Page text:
Tea for You? From Green to Fennel, Everything You Need to Know
Tea is well-established as a healthy drink for many reasons – it’s low in calories and filled with antioxidants, just to name a couple. But are you in tune with the vast array of options and flavors? Get better acquainted with this ancient brewed beverage.
One cup of unsweetened brewed tea has less than 5 calories but plenty of flavonoids – plant compounds that help protect cells from damage. This protection may benefit heart health, reduce the risk of certain types of cancer and even (slightly) increase metabolism. One particular compound found in tea is known as EGCG. This potent antioxidant has been linked to various health benefits, including weight loss and anti-inflammation.
Flavor profiles of tea vary dramatically, and ultimately it comes down to personal preference. Ever wonder if it’s best to put milk or cream in your tea? According to many tea connoisseurs, whole milk complements it best. But there’s a small amount of research that suggests adding milk to tea blunts some of the antioxidant content.
Traditional Leaf Tea
These teas stem from the Camellia sinensis plant. Leaves are processed in a variety of fashions; these different methods will affect the flavor and color of the tea once steeped in water.
These tea leaves are fermented, then heated and dried. They tend to be highest in caffeine and have a bold, rich flavor. Many studies link black tea to health benefits including a reduction in cholesterol. Research continues to find favorable outcomes. (A study published in October 2014) found that moderate black tea consumption could reduce the risk of ovarian cancer by as much as 31 percent.
This is typically the least processed tea, because the leaves are picked when the plant is still young. The flavor is mild, and this type of tea tends to retain a high amount of antioxidants.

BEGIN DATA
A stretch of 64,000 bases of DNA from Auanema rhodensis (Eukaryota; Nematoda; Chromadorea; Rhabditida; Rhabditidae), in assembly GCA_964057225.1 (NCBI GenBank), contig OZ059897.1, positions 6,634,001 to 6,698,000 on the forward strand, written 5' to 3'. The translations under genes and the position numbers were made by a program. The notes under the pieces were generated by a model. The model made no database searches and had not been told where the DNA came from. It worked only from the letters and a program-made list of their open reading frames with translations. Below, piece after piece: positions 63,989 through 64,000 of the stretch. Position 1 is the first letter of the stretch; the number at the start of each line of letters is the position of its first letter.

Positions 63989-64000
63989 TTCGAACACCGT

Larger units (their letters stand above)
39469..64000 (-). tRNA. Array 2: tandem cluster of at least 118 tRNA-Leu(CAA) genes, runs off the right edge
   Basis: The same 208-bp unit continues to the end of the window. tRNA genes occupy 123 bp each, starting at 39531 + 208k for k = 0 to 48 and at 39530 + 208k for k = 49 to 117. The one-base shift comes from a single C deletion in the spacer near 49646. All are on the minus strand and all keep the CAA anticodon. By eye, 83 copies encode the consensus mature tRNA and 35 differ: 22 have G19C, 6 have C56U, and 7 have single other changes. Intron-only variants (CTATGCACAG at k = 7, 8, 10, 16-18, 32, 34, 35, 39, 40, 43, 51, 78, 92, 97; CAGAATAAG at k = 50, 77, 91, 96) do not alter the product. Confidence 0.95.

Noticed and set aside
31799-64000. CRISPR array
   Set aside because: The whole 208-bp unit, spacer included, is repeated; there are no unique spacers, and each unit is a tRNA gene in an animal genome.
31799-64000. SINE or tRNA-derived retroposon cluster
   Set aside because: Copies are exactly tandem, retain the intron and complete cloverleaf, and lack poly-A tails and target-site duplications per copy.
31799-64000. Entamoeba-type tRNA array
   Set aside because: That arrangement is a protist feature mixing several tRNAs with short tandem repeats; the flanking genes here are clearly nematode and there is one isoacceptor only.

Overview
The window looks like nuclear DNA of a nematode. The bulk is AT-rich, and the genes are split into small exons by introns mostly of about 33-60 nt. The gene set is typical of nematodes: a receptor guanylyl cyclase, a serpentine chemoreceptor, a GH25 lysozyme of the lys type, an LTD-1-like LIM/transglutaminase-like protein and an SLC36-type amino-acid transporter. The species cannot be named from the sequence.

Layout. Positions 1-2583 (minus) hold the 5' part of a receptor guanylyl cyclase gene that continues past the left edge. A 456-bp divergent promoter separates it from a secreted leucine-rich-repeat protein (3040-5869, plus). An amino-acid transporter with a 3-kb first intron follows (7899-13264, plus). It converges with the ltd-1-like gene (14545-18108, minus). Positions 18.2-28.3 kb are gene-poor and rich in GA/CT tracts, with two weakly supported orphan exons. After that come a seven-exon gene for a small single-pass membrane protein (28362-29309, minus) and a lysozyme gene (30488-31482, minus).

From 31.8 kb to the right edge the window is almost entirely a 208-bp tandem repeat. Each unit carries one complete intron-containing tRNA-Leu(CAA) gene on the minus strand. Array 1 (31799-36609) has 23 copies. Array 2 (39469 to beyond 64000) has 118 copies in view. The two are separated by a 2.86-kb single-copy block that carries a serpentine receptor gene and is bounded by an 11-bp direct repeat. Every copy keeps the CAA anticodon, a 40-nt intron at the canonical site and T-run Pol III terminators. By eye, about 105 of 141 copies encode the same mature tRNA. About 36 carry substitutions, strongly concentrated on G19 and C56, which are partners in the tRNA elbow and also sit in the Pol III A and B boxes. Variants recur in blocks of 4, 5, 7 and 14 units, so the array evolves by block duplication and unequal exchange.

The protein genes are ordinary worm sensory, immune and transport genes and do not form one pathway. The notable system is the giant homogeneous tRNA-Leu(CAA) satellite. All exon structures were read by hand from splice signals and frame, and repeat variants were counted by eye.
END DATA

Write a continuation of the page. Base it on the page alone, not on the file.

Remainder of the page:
These leaves are steamed and dried, but not fermented. Green tea boasts a high content of EGCG and one of the lowest amounts of caffeine; it accounts for about 20 percent of tea consumed. Studies have linked consumption to reduction in illnesses including cancer, type 2 diabetes and heart disease. There is, however, a lack of research to substantiate claims that drinking green tea aids in weight loss.
To make this less common type of tea, the leaves are partially fermented, leaving the flavor somewhat mild, in the middle of the road between green and black teas.
Herbal and …
“Teas” can also be created by steeping plants, flowers and seeds. These are formally referred to as “tisanes” and come in many forms. There are countless varieties and, overall, less scientific evidence to support many of the health claims. Here are a few of the most-popular types.
This flower-based tea is known for its pleasant aroma and soothing properties. It may also help calm an upset stomach. Like other herbal teas, it’s caffeine-free.
Known for its sweet, floral flavor and brilliant hot-pink hue, hibiscus tea contains numerous antioxidants, including vitamin C. There’s a small amount of research to support the theory that (hibiscus) has a blood pressure-lowering effect.
Also known as “holy basil,” this Indian herb has been linked to treating everything from anxiety to diabetes to the common cold. While there’s currently insufficient evidence to support these claims, it does contain a hefty dose of antioxidants. Supplements of holy basil have been associated with slowed blood clotting.
Steeping fennel seeds in hot water will yield a warm cup of aromatic tea. This type of brew is often recommended as a digestive aid and is considered safe when consumed in the amounts typically found in food and beverages. There is evidence of potential side effects when it is taken in large medicinal dosages.
Toby Amidor, MS, RD, CDN, is a registered dietitian and consultant who specializes in food safety and culinary nutrition. She is the author of The Greek Yogurt Kitchen: More Than 130 Delicious, Healthy Recipes for Every Meal of the Day.